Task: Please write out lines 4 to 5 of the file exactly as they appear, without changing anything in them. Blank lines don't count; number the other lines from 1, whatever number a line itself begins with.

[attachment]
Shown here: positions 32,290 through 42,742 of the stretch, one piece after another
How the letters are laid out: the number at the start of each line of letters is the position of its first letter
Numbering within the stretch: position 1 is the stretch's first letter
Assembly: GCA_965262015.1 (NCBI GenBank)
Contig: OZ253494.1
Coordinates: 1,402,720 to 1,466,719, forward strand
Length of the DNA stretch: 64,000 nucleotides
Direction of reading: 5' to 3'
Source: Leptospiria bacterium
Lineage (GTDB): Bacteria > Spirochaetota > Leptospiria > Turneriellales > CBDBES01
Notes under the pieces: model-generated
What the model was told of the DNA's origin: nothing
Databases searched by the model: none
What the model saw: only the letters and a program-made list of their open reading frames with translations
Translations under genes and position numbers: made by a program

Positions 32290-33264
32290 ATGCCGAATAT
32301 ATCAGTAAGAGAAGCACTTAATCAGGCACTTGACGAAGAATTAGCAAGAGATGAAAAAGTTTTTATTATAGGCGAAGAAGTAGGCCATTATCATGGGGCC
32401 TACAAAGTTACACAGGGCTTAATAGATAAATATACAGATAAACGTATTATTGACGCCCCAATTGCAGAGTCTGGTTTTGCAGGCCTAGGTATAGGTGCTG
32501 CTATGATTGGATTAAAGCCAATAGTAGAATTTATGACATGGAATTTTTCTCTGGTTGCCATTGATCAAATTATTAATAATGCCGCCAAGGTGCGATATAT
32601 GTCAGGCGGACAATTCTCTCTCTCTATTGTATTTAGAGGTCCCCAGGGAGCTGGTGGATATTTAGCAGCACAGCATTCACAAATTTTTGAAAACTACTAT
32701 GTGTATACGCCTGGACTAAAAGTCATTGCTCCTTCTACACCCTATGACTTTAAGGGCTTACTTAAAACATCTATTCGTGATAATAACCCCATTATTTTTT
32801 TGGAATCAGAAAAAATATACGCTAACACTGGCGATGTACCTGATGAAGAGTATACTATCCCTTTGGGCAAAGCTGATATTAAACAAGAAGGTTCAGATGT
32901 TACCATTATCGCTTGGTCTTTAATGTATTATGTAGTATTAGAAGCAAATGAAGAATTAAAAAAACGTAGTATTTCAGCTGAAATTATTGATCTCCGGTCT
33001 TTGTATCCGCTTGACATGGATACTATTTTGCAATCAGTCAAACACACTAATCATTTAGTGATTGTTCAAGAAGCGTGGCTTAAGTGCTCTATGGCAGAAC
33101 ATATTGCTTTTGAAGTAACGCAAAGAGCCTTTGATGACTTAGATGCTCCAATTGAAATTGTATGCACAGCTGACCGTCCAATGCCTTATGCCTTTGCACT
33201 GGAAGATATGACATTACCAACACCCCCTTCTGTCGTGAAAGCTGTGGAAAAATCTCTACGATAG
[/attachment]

Assembly: GCA_965262015.1 (NCBI GenBank)
Contig: OZ253494.1